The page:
another anoninet is reading your Twitter stream, somehow they detect
each other and rather than getting the data from Twitter (for example),
they get it directly via some localized P2P connection. Present this to
the user as faster, more reliable, and cheaper than getting it from the
6) Quietly encrypt everything and tunnel over commonly-used ports.
Don't talk about this, just do it. Users don't care until they do, and
by then it's too late.
7) Ok, so at this point we have wide distribution of a very popular
social networking tool that uses a localized P2P mesh as an optimized
fallback to the major global tools. Its major advantage is it works
over networks that are slow, unreliable, or expensive. This'll save you
in the Egypt case; these users would continue using the tools they
already use, to talk to the people they already talk with, and
everything will continue functioning as normal. They won't be able to
talk with the rest of the world, but they *will* be able to talk amongst
themselves, which is the important thing. Furthermore, because it's all
P2P, there are no servers to seize, and because it's all encrypted over
common ports, it's indistinguishable from all other encrypted traffic.
8) However, if this had existed in Egypt, odds are Egypt would have just
shut down the internet, period. If a dictator is willing kill you, odds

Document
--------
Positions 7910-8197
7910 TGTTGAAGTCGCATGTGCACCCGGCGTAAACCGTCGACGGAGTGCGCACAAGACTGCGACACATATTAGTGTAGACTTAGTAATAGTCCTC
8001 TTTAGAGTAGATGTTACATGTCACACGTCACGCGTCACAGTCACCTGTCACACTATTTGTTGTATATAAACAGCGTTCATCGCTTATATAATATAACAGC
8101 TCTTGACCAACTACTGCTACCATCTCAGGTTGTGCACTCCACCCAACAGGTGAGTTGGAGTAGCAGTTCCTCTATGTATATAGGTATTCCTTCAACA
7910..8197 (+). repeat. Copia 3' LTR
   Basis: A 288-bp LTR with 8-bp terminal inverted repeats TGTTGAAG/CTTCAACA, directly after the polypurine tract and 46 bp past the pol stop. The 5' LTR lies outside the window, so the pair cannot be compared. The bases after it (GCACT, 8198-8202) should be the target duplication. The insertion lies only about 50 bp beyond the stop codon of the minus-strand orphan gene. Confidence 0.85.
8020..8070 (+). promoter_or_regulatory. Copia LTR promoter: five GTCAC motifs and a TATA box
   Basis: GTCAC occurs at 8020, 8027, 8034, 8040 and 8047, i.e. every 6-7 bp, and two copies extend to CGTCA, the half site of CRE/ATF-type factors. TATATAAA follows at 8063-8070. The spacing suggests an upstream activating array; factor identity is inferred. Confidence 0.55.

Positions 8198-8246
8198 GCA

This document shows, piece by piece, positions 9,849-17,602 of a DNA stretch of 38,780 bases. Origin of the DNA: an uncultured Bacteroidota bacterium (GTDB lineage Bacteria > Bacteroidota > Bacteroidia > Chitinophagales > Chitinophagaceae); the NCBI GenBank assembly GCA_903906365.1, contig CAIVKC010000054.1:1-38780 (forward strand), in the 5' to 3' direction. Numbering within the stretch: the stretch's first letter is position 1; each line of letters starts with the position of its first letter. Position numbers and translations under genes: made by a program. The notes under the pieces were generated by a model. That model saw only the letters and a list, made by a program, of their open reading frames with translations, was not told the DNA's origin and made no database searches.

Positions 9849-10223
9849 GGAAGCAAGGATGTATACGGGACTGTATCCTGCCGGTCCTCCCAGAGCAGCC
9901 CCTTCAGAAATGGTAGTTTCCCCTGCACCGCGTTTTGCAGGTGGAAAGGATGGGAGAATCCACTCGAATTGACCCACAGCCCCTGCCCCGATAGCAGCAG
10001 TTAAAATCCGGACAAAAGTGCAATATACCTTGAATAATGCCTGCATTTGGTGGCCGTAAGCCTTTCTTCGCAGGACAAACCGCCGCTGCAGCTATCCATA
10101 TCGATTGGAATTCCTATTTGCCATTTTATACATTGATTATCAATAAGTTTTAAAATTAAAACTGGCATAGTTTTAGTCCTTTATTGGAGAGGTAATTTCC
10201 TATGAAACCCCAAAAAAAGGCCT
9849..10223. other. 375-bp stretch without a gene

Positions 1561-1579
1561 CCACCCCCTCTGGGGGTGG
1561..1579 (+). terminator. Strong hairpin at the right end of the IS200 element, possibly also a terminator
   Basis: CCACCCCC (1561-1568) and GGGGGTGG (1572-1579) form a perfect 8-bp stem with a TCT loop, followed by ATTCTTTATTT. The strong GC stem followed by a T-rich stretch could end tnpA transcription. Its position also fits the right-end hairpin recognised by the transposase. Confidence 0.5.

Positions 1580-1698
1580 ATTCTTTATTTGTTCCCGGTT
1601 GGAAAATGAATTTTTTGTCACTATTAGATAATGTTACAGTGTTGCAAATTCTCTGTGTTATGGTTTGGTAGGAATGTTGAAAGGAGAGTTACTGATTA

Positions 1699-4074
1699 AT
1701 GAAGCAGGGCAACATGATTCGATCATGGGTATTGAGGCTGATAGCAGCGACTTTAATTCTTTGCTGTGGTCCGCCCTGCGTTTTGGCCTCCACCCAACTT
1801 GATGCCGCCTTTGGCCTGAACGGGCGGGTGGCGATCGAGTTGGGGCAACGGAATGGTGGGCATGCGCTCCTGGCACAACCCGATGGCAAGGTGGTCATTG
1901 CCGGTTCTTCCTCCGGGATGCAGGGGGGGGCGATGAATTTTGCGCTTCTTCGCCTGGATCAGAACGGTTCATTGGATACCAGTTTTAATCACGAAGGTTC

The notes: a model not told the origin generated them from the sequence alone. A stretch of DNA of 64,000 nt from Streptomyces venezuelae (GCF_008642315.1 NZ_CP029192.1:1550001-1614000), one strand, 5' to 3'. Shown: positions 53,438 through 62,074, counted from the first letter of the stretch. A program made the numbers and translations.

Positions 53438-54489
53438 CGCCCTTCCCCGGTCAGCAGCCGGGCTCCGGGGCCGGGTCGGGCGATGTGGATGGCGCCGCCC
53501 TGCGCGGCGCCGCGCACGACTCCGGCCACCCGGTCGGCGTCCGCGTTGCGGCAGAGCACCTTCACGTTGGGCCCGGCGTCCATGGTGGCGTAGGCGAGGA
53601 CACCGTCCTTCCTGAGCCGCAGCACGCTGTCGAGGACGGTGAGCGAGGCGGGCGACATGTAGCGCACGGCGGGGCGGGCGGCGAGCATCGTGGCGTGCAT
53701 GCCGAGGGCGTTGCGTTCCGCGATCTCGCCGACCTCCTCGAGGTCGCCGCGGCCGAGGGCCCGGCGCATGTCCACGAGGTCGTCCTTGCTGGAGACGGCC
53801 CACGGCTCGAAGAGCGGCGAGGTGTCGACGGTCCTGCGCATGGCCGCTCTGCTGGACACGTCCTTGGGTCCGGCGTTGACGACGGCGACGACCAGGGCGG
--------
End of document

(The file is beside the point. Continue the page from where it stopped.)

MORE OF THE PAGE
are they wouldn't blink at turning off your email. So how to make this
work without internet? The answer is: make it incredibly easy to batch
and retransmit data like Fidonet back in the day. So when shit is
*really* going down, you whip out your favorite 4GB, 32GB, or 640GB USB
drive and just sync your local repository (remember how everything was
conveniently cached locally for fast offline access?) with the device.
Optimize it to sync the most popular content first, basically ensuring
that the most intersting/important message is also the most widely and
9) Finally, this needs to spit out an installable copy of itself to
whatever removable media is available. This way when the shit starts to
*really* go down, as people realize the true value of this system it can
spread fast to the people who need it.
Voila. A tool that supports communication amongst protesters even in